(Bloomberg) – Naibib Bukele from El Salvador, the youngest president of Latin America, who is known to be deviating from the norms, said he plans to send legislation that would make bitcoin a legal tender in the country.
“In the short term, this will generate jobs and help ensure the financial inclusion of thousands outside the formal economy,” Bukele said in a video broadcast of the Bitcoin 2021 conference in Miami. He said he would submit a bill for the bill next week.
In a series of tweets, the 39-year-old leader said bitcoin could help boost the economy. The low bank penetration rate in El Salvador ̵
“Financial inclusion is not only a moral imperative, but also a way to grow the country’s economy by providing access to credit, savings, investment and secure transactions,” he said. “We hope that this decision will be just the beginning in providing a space where some of the leading innovators can rethink the future of finance.”
El Salvador’s bonds collapsed last month after Bukele’s party used the over-majority it won in the February congressional election to fire five top judges and the chief prosecutor, condemning what critics saw as a blatant snatch. power. Wall Street reacted quickly, with Oppenheimer & Co., Amherst Pierpont Securities and Allianz SE among the half-dozen companies that sold the banknotes or told customers to cut back.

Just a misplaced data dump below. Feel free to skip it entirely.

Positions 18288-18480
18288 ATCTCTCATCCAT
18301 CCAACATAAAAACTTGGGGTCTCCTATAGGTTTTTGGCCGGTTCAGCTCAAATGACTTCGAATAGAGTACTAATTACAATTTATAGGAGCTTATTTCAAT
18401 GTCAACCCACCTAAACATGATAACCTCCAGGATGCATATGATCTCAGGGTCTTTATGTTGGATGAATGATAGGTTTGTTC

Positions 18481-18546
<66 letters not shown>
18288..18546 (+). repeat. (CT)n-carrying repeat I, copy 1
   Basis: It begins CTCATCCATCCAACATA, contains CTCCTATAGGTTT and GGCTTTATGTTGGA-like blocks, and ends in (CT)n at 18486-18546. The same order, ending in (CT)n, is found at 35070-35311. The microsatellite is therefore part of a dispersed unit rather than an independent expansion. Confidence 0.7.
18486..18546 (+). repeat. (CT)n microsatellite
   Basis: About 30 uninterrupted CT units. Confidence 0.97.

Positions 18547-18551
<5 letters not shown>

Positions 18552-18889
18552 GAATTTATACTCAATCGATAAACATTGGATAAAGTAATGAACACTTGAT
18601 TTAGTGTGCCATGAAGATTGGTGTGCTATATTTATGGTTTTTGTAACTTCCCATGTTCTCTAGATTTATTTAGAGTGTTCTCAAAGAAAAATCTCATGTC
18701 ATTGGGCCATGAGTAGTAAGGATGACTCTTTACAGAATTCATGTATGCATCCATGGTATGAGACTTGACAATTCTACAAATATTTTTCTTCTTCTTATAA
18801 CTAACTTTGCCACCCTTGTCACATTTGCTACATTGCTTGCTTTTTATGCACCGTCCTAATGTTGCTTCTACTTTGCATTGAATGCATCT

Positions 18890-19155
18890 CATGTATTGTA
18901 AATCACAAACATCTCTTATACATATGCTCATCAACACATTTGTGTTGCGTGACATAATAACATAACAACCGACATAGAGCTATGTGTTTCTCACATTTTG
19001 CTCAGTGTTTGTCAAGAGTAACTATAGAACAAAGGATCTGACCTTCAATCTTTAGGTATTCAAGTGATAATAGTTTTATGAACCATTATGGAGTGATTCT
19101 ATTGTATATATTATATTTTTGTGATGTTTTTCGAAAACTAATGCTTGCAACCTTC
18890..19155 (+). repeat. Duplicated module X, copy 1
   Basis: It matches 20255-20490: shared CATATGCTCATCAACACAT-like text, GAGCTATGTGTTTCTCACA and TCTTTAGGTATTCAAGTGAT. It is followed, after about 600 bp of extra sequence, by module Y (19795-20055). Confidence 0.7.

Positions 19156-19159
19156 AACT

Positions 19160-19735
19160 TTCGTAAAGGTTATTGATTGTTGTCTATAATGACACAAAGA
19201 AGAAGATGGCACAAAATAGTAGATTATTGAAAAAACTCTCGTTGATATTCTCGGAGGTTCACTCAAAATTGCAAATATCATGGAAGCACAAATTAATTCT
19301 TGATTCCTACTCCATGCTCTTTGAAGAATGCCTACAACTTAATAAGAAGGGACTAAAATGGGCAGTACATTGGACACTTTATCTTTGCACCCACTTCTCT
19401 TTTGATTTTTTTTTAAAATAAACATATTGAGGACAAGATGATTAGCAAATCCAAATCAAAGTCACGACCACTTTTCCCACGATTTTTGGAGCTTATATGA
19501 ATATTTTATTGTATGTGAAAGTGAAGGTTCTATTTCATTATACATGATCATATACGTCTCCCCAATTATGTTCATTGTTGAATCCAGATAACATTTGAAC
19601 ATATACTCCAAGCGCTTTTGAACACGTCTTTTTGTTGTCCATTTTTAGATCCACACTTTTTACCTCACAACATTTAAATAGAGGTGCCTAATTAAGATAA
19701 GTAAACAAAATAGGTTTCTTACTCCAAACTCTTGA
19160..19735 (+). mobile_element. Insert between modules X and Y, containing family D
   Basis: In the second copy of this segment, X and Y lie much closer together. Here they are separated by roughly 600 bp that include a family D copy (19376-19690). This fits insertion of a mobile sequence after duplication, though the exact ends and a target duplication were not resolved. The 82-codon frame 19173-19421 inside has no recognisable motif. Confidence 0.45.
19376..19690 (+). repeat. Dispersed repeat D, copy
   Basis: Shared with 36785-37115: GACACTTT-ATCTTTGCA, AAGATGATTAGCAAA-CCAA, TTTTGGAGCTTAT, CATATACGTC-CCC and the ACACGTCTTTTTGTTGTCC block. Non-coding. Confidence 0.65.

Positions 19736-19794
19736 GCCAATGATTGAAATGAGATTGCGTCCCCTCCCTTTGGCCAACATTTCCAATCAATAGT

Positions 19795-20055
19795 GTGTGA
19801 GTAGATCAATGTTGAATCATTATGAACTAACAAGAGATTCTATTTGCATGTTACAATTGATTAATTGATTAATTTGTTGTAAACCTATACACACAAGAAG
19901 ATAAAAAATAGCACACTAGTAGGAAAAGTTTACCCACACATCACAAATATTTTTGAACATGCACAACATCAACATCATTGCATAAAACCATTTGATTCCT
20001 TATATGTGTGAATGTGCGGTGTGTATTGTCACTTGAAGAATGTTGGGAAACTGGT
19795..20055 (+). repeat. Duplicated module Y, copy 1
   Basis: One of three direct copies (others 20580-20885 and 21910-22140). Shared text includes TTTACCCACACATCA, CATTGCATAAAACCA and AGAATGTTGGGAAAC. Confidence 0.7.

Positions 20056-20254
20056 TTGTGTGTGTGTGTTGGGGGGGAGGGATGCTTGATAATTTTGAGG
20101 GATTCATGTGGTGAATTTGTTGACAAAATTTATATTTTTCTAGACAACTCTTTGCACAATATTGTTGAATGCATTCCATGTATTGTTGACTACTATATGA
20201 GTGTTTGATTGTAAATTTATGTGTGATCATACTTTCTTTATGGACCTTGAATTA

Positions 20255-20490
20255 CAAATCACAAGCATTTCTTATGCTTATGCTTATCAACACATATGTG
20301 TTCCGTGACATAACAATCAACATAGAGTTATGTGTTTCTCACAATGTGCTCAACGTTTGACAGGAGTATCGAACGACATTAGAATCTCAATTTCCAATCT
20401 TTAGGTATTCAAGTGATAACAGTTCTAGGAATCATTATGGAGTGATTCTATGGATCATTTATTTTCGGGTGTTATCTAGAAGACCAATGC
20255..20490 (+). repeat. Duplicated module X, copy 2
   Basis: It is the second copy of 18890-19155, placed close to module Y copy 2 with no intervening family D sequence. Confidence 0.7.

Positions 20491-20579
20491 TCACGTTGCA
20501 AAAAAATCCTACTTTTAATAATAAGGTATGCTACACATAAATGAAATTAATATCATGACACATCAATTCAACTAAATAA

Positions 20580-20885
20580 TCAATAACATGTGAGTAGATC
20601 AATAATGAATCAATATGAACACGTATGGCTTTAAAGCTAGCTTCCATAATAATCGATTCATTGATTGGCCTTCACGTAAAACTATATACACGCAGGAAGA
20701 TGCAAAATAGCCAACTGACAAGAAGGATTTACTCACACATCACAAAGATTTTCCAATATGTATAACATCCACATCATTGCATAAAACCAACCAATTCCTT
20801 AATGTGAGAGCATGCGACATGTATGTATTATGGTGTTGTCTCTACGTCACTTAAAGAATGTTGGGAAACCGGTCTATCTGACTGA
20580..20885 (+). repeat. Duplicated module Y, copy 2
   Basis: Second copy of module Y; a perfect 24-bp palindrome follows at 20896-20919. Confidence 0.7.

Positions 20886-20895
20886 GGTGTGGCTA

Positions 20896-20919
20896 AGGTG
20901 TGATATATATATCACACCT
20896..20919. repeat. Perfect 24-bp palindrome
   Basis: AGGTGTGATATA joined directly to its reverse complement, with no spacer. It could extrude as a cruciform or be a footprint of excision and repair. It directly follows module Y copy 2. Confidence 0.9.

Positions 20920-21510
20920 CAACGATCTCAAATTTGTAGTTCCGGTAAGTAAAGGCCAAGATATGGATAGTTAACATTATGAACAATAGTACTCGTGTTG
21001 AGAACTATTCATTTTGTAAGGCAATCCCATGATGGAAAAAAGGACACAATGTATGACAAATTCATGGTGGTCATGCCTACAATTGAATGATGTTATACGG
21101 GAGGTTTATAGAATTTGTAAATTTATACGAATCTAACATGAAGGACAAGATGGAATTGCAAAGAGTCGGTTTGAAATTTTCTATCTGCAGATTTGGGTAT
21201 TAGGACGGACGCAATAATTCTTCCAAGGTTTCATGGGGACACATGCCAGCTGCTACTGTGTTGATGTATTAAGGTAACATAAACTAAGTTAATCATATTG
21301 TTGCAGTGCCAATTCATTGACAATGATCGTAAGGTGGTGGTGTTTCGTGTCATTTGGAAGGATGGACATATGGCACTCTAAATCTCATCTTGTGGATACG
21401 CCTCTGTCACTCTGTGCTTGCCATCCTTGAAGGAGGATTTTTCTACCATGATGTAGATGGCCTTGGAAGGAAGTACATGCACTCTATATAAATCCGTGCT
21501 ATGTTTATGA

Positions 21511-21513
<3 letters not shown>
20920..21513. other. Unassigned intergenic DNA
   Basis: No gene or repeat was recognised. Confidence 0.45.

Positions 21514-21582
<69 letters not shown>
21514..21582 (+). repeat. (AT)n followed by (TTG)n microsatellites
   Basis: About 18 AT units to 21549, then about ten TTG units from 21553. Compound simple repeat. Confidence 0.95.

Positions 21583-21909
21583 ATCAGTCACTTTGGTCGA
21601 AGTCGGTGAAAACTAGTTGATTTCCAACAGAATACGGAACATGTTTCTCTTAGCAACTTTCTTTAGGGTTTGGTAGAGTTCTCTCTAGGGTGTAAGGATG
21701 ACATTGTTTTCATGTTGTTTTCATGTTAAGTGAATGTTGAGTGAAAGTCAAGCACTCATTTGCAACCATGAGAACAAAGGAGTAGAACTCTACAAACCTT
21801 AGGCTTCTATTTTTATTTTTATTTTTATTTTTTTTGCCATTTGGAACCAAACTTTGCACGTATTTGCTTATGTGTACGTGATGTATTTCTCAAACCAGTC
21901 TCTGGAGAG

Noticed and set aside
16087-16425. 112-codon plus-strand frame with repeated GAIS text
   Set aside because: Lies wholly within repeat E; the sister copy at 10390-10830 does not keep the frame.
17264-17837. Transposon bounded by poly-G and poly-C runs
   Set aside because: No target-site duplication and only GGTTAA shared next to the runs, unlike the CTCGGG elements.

The move also fueled concerns that the United States would urge the International Monetary Fund to take a closer look at a much-needed loan to El Salvador that could affect government finances.
Bukele is among the most popular leaders in the region, according to opinion polls, which show that he has an approval rating of over 85%. He has strong social media who follow and chart an unconventional path to politics, working in his father’s marketing agency before serving as mayor of San Salvador and the suburbs. He ran for president in 2018, promising to curb corruption and frantic crimes fueled by the gang, and became the first president in nearly 30 years to win without the support of one of the main parties.
Jack Mahlers, founder and CEO of the payment platform Strike, presented the video to Bukele during Saturday’s meeting. He said the El Salvador government had asked him to help develop a plan to use bitcoin, according to the Twitter account of the Bitcoin 2021 conference on Twitter.
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(Updates with Bukele comments all the time.)
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